An all-inclusive region-wide effort to connect various
salmon recovery efforts was set in motion by NOAA Fisheries this week as it
held its first Columbia Basin Partnership Task Force meeting.
The first meeting was a long-time in the making with NOAA
having first announced its intentions to convene the Partnership in October
2015. Finally, Tuesday afternoon and Wednesday this week, January 24 and 25, a
diverse group of “stakeholders” filled a room at the Port of Portland offices
to get to work to find common ground in salmon recovery goals and efforts.
Multiple, sometimes overlapping, recovery plans are present
across the region, Barry Thom, regional administrator of NOAA Fisheries West
Coast Region, told the group of more than 35 people.
He said the meeting of diverse interests is a “new forum
unlike anything that has come before.”
The idea of a Partnership actually took form out of NOAA’s
2012 Columbia Basin Assessment. Thoms said at the Partnership meeting this week
that the Assessment effort pointed out an absence of long-term integrated
salmon recovery goals in the region, although there are many different plans
for recovery, and that those plans are not all working in the same direction.
The Assessment also highlighted NOAA’s leadership role and that the region
needed to have a broad conversation about recovery, he concluded.
“Can we integrate these responsibilities and use the
stakeholders in this room to plan that integration?” he questioned, asking the
group to work together to “define our salmon future. Without goals and a common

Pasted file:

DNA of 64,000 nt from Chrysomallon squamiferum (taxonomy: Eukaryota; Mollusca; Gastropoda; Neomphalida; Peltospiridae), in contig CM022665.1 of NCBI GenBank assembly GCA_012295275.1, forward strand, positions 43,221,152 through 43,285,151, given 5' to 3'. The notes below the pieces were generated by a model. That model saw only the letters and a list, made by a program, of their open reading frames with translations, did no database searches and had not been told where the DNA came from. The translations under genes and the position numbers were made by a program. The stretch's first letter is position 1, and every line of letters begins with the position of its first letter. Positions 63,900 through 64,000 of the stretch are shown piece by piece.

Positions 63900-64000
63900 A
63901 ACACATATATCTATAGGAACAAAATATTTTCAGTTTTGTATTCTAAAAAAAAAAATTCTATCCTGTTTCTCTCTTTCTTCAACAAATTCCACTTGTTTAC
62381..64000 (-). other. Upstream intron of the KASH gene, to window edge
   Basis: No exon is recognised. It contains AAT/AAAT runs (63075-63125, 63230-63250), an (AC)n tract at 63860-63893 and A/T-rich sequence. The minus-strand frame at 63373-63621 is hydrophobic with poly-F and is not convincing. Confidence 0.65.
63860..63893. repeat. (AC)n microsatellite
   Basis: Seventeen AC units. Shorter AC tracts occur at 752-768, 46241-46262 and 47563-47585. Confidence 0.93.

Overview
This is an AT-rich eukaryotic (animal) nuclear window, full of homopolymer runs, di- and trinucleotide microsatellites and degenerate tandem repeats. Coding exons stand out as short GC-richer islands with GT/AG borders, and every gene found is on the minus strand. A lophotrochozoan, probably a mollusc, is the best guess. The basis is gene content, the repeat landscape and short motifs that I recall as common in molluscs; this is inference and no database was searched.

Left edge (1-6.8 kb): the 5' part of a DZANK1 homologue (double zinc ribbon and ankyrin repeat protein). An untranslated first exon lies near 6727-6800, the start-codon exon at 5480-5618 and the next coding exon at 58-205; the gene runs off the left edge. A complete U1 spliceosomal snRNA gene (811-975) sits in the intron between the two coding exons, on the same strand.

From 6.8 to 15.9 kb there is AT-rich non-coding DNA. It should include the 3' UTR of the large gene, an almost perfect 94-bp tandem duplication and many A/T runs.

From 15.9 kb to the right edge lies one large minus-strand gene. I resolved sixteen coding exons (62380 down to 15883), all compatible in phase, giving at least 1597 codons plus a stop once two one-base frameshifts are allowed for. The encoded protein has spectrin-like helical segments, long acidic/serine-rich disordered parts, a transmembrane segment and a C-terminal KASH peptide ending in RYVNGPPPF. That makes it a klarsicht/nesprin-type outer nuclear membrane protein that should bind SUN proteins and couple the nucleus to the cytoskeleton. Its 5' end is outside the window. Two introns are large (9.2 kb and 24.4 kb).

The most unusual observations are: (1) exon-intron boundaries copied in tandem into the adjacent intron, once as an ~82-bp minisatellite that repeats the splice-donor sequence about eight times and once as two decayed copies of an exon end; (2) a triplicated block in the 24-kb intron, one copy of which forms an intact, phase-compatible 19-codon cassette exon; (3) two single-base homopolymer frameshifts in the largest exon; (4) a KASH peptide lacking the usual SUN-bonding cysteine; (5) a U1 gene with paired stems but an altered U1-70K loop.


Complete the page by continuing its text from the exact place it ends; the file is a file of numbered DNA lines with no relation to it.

purpose, we will continue to spin our wheels.”
Thom fashioned his introductory remarks at the Partnership
meeting after a guest editorial he wrote and that appeared in The Oregonian
“All of us who call the Columbia Basin home have high hopes
for the salmon and steelhead that define our landscape and culture,” Thom
wrote. “Now it’s time to weave those hopes together into a shared set of goals
for the legendary fish: A vision of what we want for our salmon and what we
want from them.”
Among the diverse stakeholder groups present were familiar
names, such as three members of the Northwest Power and Conservation Council’s
Fish and Wildlife Committee (Jennifer Anders - Montana, Bill Bradbury – Oregon,
and Guy Norman – Washington). Also Jim Yost – Idaho - of the Council’s Power
Committee was there.
Also at the meeting were representatives from environmental
groups (Oceana and Coastal Conservation Association among them), Northwest
tribes and port districts, water districts and irrigators, the commercial
fishing and fish packing industries, the Northwest Sport Fishing Industry
Association (Liz Hamilton) and recreational anglers, and research organizations
such as the Lower Columbia River Estuary Partnership.
Many of these stakeholders either have their own salmon
recovery goals and plans, or they have ideas about what they want with salmon
recovery. Many are impacted by actions taken to recover the fish.
“You may feel that you have heard some of this before,”
Thom wrote in his guest editorial. “There are overlapping plans and strategies
for salmon recovery already.”
Those include federal biological opinions and recovery
plans, fisheries management plans with conservation and harvest goals, hatchery
production goals, harvest and production agreements, such as US v Oregon, as
well as Tribes’ resource management plans, lower Columbia River tribes’